What are Ofsted saying about data... and what should you do about it?

The finalised version of the new Ofsted Framework has now been published, which will govern all school visits from September.

The focus on the way internal data is used in schools has dramatically changed. The intentions behind the changes show that Ofsted has taken onboard the advice from Workload Advisory Group Report, and are now asking more powerful questions “about whether schools’ attainment data collections are proportionate, represent an efficient use of school resources, and are sustainable for staff.”

So, what are Ofsted saying about the use of data in schools?

The new Ofsted framework is far more focused on the use of internal data in schools. Ofsted has clearly stated they are “not going to verify it or use it to make judgements, but will look at the way you use assessments to inform the delivery of your curriculum and support students progress.”

It’s far more important for subject leaders to show an understanding of the important role internal assessment data can have when developing powerful teaching and pupil progress strategies. Your internal data does not need to prove progress, but should clearly show where your department is now and what your next steps will be.

The actual data you collect, organise and analyse should support you and your team to take the actions necessary to raise achievement. It doesn’t need to be in a format that is clear for the inspectors, as they will not use any of your data as evidence of the progress students are making.

The new framework essentially suggests that assessment-focused discussions will be structured as such:

  1. This is our assessment plan
  2. The last assessment we did was ABC
  3. In analysing it we felt that DEF was strong and GHI needs to be improved
  4. As a result we did XYZ

You don’t actually need to show the data that led you to any one decision. You can show the inspectors this data if you feel it would support your discussion. This is clarified by Ofsted’s National Director Sean Harford, who said:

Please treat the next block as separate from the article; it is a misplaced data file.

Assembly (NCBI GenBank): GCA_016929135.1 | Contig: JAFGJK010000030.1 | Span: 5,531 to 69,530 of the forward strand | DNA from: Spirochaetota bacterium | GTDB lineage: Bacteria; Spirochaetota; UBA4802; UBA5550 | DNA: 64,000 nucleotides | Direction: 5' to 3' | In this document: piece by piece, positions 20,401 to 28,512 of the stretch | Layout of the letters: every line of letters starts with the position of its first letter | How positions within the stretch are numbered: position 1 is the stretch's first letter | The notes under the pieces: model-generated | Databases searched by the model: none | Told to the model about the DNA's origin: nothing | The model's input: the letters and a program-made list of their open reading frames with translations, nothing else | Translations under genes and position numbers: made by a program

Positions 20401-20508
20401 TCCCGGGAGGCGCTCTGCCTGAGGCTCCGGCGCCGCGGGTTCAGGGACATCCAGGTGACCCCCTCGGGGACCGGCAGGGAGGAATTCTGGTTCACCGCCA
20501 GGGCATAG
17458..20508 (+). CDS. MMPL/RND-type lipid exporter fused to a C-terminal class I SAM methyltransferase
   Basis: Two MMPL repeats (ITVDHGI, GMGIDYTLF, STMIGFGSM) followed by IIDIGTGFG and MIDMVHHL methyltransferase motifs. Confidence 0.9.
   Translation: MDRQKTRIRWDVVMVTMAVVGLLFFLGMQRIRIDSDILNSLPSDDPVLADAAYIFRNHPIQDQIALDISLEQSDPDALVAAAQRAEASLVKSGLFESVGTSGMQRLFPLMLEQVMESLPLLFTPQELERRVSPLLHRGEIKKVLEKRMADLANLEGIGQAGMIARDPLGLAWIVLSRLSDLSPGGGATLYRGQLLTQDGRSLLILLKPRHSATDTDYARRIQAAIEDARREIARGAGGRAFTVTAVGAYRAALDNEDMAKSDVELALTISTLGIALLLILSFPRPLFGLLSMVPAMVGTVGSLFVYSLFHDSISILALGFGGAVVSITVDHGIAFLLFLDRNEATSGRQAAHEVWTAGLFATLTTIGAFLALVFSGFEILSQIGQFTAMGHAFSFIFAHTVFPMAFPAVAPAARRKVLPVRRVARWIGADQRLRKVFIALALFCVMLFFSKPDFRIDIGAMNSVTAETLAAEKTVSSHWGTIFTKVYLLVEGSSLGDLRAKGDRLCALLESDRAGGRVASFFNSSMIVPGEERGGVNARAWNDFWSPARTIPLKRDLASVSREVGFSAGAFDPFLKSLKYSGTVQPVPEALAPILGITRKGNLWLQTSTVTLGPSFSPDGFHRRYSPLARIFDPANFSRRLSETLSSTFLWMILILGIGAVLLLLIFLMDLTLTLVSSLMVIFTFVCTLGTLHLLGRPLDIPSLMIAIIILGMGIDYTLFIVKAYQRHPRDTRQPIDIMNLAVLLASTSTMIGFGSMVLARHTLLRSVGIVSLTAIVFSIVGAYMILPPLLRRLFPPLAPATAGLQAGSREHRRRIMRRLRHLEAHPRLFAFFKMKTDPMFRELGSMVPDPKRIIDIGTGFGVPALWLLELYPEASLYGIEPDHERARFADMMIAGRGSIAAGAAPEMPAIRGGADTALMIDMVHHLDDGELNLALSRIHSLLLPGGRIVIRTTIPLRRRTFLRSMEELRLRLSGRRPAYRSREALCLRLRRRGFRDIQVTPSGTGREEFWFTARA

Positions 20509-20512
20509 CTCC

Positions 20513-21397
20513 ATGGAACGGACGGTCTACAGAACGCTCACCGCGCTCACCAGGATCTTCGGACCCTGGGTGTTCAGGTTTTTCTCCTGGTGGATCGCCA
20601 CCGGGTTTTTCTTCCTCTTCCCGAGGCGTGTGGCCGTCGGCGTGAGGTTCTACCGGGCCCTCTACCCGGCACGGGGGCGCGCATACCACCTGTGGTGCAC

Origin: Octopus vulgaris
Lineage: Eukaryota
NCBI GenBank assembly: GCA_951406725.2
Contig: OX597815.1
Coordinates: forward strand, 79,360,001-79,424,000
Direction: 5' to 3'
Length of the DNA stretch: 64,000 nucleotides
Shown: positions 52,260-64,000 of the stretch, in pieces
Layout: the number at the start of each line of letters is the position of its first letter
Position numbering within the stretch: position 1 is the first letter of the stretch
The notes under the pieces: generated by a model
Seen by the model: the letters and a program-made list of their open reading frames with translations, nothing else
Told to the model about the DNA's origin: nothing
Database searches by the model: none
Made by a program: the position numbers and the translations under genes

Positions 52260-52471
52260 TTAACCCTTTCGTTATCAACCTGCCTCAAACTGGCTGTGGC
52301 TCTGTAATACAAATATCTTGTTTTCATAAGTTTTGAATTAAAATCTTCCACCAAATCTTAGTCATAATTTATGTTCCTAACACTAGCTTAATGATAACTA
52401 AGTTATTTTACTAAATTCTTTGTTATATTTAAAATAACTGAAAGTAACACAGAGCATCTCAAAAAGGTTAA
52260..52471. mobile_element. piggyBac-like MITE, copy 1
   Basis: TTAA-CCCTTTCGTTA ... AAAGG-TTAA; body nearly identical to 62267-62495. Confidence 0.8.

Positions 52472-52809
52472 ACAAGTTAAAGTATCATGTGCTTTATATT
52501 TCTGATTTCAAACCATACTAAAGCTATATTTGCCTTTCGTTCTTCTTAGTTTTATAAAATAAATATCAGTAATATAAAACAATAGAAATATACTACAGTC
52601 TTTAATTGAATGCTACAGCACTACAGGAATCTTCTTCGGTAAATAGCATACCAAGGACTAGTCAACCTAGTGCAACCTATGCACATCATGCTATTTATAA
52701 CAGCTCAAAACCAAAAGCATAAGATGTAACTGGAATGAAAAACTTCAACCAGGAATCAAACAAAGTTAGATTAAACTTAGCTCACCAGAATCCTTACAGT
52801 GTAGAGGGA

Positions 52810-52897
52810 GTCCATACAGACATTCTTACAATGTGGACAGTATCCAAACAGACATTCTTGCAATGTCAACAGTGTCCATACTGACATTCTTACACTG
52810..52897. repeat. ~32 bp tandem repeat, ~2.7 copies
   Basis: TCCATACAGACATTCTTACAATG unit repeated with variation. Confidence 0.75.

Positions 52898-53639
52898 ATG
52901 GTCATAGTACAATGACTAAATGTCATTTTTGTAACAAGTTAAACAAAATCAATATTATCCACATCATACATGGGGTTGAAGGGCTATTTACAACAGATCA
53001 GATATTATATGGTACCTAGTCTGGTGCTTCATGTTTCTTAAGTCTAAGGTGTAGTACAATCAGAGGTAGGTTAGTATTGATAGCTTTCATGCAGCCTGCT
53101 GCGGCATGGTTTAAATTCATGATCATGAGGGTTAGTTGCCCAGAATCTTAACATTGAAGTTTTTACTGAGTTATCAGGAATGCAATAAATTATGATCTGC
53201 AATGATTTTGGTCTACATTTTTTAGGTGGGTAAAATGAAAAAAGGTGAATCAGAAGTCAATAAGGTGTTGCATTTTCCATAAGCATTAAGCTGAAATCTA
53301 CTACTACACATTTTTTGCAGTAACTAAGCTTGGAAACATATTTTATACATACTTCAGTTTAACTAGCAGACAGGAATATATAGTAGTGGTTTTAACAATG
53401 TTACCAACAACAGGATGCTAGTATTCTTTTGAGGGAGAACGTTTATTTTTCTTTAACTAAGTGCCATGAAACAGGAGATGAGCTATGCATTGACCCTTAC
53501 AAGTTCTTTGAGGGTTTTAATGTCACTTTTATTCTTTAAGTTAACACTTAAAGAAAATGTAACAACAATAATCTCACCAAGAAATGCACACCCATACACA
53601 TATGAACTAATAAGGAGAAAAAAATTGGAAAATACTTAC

“What inspectors do want to see is the assessment information your school uses, in the format that you find works best, to help you know how well your pupils are doing at the point they are at in your curriculum. And then, crucially, what you do with that information to support better pupil achievement.”

Even if the results are suggesting the progress or achievement is not where you hoped it would be, you don’t need to worry, as the Inspection Framework states that they will not use the data as evidence relating to progress.

The focus is on the actions you take relating to the data. This is because there’s a far better understanding that progress is not linear. As part of your discussion, you should be able to demonstrate that the data you have based these decisions on is valid and reliable.

So, what does this mean in terms of actions?

The new Ofsted Framework focuses on the Quality of Education in regards to Intent, Implementation and Impact. These are then pulled together to give a holistic grading for the school. The focus on internal data mainly comes under the Implementation section, but there are references to it in Intent and Impact.

To support you as a subject leader to keep on the right track, we’ve digested the expectations set out by Ofsted and put together suggestions of what this means in practical terms.

INTENT: share the assessment plans with your teams and leadership